Food for Thought: the last vegetarian gasp of alternative Covent Garden

April 3, 2015

The food might all have been orange and tasted vaguely like butternut squash, but the closure of this landmark Neal Street restaurant after four decades is another blow to independent London

The Covent Garden of the early 1970s was an area in flux. Deranged, on-off schemes by the GLC to demolish half the streets when the fruit and veg market moved out meant that buildings were abandoned, as everybody prepared for the shift south to Nine Elms. It also provided an opportunity, however, for interesting enterprises to flourish in the newly unwanted spaces.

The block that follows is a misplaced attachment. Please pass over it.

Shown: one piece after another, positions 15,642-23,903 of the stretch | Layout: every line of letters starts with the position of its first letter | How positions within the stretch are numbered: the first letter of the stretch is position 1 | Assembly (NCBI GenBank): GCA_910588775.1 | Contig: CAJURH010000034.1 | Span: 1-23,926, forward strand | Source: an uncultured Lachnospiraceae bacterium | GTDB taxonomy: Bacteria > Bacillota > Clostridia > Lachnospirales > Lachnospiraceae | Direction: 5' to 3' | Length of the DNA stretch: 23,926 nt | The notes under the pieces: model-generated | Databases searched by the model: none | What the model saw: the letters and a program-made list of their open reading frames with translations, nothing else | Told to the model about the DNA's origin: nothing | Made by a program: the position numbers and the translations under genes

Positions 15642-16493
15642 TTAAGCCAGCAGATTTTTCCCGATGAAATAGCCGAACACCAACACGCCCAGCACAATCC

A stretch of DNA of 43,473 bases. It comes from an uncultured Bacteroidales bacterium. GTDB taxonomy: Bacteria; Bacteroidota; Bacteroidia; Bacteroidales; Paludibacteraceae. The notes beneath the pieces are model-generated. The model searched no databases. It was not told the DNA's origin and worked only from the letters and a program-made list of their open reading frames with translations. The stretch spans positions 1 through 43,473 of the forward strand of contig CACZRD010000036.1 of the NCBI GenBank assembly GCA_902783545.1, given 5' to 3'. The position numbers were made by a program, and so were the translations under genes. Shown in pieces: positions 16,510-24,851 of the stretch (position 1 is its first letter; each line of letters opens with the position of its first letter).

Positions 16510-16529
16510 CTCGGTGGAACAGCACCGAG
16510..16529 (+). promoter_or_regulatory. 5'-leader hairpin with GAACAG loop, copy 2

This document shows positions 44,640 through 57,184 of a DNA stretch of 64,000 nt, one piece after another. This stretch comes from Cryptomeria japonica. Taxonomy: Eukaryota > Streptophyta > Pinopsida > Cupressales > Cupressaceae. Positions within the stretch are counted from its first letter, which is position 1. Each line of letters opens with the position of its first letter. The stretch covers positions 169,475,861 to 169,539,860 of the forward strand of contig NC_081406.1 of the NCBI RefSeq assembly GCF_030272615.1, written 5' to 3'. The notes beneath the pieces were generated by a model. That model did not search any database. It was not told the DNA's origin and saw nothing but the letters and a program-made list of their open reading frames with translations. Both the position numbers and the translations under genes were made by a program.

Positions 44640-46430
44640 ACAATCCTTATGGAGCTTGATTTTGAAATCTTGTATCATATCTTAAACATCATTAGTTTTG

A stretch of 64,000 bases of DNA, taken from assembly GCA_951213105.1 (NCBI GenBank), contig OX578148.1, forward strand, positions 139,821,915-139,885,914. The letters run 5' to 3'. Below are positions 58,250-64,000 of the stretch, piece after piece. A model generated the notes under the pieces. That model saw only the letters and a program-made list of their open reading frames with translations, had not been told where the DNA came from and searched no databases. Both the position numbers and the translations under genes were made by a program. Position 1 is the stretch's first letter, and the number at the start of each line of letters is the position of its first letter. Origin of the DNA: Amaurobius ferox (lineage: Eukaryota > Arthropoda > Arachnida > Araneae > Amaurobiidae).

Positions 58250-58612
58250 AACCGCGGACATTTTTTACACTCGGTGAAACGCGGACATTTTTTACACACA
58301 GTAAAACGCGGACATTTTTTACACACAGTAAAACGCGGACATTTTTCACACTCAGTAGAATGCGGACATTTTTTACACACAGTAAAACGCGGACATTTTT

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A strong-willed Australian called Margot Boyce-White saw potential amid the decline. In 1971, she took over an old banana-ripening warehouse on Neal Street and opened a vegetarian restaurant. She was soon getting rave reviews in the alternative press. Time Out’s Book of London in 1973 warned of the new establishment that “Thursday night is Folk Night and now and again there’s a Poetry Night”, but it was worth the risk: salads were 15p and hot dishes 40p.

Related: Is this the final chapter for London’s independent bookshops?

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